Following my post on social capital and open social networks, Anshu Sharma responded with an insightful analysis of how openness could transpire. It may not strictly be a user provoked uprising that spurs Facebook and others to make a transportable social graph, but a new player, or perhaps Google, that doesn't lock-in the data.
I feel that the masses will not be the one's that change the status quo. It will be a game changer - a new Facebook or Google that will challenge the closed networks by offering a good enough service that is as good as MySpace or Facebook but is entirely open. In fact, Google could do this, and it would be much easier than you think.
He suggests that Google could take the necessary steps to avoid multiple IDs, message stores and friend lists by determining a person's top Gmail contacts and then creating a social graph as starting point.
It could be thought of as a federation issue. There is value in federating a social graph, running algorithms to map individuals and groups, such as a company to partner networks or an individual to another person on different social network.
Dare Obasanjo posits that social networks will eventually mirror the current state of instant messaging--a long and begrudging march toward in interoperability, with the more dominant services holding out as long as they can.
* We'll have two or three dominant social networking services with varying popularity in different global markets with a few local markets being dominated by local products. * There'll be little incentive for a dominant player to want to interoperate with smaller players. If interop happens it will be between players that are roughly the same size or have around the same market strength. * A small percentage of power users will use services that aggregate their profiles across social networks to get the benefits of social network interoperability. The dominant social networking sites will likely ignore these services unless they start getting too popular. * Corporate customers may be able to cut special deals so that their usage of public social networking services does interoperate with whatever technology they use internally.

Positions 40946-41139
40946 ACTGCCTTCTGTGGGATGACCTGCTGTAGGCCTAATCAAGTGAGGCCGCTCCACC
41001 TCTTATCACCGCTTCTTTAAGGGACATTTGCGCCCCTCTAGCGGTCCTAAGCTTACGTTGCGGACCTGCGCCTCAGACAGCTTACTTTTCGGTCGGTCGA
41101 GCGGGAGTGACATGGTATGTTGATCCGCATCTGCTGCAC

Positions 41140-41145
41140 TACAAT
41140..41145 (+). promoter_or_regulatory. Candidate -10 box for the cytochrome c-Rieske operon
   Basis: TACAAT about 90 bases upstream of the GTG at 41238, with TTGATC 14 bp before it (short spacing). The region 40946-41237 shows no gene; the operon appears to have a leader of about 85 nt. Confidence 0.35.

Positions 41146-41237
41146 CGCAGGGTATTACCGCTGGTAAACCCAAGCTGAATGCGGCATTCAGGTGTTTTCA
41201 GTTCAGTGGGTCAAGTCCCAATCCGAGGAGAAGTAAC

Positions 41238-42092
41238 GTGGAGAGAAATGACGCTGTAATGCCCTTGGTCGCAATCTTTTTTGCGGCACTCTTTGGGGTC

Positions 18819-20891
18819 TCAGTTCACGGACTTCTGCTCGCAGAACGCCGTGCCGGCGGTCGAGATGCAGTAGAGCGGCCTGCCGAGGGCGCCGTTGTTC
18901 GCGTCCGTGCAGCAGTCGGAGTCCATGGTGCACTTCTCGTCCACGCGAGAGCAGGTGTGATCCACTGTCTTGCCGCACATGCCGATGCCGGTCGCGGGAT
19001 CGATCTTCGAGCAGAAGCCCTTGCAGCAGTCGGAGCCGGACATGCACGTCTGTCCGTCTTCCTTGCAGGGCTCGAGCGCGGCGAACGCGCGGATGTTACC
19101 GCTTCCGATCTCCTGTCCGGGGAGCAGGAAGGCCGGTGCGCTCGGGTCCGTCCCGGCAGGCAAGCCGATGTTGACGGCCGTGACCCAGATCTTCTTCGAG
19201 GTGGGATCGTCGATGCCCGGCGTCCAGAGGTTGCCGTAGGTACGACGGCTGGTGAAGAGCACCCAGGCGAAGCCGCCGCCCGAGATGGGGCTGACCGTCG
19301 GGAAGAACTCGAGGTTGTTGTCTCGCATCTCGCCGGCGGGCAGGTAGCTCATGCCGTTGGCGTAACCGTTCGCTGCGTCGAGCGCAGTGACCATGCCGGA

On the last point, corporations are still leery of social networks. Many companies have banned Facebook and its brethren from their networks. As Dennis Howlett said in his late night video, Facebook provides a metaphor for what can be done, but it's not tuned for corporate usage.
Given the opportunity to leverage the social graph and collective intelligence in a corporate context, Facebook, LinkedIn, Plaxo or another company will figure out how to fill the gap. An alternative to the services with millions of members would be corporate-focused social networking tools, such as ConnectBeam or SAP's internal Harmony Project.
Whatever the case, within the next five years the social graph will find its home behind the firewall of corporations who want to stay ahead of competitors and hire the best people.